Studies warn that global warming and sea level rise will create hundreds of millions of environmental refugees. While climate change will undoubtedly affect future migration patterns and behavior, the potential outcomes are far more complex than the environmental refugee scenario suggests. Climate and Human Migration provides a comprehensive review of how physical and human processes interact to shape migration, using simple diagrams and models to guide the researcher, policy maker, and advanced student through the climate-migration process. Climate and Human Migration applies standard concepts and theories used in climate and migration scholarship to explain how events such as Hurricane Katrina, the Dust Bowl, African droughts, and floods in Bangladesh and China have triggered migrations that haven't always fit the environmental refugee storyline. Lessons from past migrations are used to predict how future migration patterns will unfold in the face of sea level rise, food insecurity, and political instability, and to review options for policy makers.
1. An introduction to the study of climate and migration
2. Why people migrate
3. Migration in the context of vulnerability and adaptation to climatic variability and change
4. Extreme weather events and migration
5. River valley flooding and migration
6. Drought and its influence on migration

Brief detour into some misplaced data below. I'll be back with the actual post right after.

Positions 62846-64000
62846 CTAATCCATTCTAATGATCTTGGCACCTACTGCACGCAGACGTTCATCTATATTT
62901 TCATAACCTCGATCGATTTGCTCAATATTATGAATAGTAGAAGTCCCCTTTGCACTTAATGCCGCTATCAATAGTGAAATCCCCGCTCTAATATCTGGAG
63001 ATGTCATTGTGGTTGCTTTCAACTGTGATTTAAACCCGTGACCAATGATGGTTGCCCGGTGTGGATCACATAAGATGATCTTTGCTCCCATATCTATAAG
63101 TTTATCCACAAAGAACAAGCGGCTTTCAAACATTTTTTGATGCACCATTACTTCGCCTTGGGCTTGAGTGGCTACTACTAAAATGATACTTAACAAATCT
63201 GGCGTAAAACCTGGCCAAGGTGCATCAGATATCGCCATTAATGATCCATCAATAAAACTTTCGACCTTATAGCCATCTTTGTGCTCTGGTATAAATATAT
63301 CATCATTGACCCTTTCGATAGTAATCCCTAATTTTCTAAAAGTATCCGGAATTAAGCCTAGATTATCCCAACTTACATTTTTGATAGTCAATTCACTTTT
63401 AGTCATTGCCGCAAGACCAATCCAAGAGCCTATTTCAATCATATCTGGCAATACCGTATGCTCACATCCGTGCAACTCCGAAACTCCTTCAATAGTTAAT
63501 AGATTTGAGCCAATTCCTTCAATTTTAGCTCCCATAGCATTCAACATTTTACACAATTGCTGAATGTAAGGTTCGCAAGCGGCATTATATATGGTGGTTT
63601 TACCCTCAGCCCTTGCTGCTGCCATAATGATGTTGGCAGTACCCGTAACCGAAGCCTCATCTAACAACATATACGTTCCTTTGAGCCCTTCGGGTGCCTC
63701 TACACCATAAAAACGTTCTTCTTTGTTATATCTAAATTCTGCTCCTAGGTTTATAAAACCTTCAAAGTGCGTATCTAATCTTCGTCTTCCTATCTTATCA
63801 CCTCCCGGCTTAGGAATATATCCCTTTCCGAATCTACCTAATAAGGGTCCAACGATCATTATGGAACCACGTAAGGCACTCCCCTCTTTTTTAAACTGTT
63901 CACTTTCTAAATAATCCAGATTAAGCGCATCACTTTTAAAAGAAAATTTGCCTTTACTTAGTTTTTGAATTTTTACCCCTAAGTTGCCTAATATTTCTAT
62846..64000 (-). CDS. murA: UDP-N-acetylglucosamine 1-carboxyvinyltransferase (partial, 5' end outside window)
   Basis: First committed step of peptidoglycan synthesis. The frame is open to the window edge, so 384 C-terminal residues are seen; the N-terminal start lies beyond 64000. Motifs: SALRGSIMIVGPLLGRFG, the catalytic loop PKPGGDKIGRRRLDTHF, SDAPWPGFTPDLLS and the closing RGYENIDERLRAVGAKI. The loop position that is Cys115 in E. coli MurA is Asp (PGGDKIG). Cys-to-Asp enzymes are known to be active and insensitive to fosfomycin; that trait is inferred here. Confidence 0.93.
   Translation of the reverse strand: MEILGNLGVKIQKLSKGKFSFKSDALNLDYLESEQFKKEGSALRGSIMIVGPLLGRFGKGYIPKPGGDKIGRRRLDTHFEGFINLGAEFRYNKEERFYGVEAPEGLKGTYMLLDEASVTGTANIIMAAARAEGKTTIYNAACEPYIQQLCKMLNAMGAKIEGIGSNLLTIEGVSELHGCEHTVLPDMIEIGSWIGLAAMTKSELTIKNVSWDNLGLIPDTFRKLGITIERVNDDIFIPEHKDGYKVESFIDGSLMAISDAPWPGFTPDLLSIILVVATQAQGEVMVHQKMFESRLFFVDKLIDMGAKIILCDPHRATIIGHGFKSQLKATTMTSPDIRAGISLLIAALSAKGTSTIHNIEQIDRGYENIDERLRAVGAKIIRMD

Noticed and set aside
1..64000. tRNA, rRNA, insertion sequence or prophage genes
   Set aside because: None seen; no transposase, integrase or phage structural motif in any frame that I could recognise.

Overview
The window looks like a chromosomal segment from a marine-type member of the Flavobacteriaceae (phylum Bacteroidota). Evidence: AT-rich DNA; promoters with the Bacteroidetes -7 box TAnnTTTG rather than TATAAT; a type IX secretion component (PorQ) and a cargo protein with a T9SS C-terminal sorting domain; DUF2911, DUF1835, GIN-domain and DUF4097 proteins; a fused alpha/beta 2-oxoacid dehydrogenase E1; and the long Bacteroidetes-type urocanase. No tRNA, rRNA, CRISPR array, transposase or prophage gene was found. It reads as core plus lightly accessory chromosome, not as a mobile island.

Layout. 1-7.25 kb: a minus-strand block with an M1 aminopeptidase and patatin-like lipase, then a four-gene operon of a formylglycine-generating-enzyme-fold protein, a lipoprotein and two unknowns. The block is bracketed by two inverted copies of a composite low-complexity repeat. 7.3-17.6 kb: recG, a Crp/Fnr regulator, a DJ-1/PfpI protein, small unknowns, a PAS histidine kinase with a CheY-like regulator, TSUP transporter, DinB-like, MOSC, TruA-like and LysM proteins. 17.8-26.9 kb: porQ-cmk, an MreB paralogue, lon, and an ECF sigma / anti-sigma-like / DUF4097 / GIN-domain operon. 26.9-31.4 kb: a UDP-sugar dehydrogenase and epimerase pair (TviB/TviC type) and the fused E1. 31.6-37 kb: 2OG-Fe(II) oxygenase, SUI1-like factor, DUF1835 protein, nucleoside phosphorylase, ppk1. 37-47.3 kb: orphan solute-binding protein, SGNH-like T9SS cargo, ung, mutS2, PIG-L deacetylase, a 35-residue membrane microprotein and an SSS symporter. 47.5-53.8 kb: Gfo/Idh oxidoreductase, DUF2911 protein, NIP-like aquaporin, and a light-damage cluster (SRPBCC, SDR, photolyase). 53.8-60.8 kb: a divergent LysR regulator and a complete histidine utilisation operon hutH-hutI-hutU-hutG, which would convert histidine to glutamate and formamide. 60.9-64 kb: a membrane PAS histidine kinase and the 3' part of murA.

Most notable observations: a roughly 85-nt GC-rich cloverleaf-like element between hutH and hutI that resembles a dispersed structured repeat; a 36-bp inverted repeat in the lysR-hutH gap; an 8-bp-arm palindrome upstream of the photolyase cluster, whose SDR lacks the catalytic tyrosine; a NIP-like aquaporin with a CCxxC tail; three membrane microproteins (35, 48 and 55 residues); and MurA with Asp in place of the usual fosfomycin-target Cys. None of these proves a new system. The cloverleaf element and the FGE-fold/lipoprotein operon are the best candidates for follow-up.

7. Mean sea level rise and its implications for migration and migration policy
8. Emergent issues in climate and migration research
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Robert McLeman is a geography professor at Wilfrid Laurier University, Waterloo, Canada, a former diplomat and an award-winning teacher. He specializes in understanding how the natural environment influences the well-being of households and communities. His research investigates historical drought-related migration on the Great Plains, adaptation to climate change in remote and resource-dependent communities, drivers of modern-day settlement abandonment, and the effects of environmental events and conditions in Africa, Asia and the Caribbean on international migration to Canada. In writing this book, Dr McLeman drew his inspiration from years of scholarly research and past professional experiences. His scholarly articles on migration as an adaptation to climate are widely cited, and have featured prominently in reports of the Intergovernmental Panel on Climate Change. Government agencies in Canada, Europe and the United States have frequently sought his advice on policy issues related to climate change, migration and security. He is a frequent contributor on environmental issues to French and English-language public radio in Canada and the United States, and enjoys teaching introductory classes and engaging the wider public in citizen science.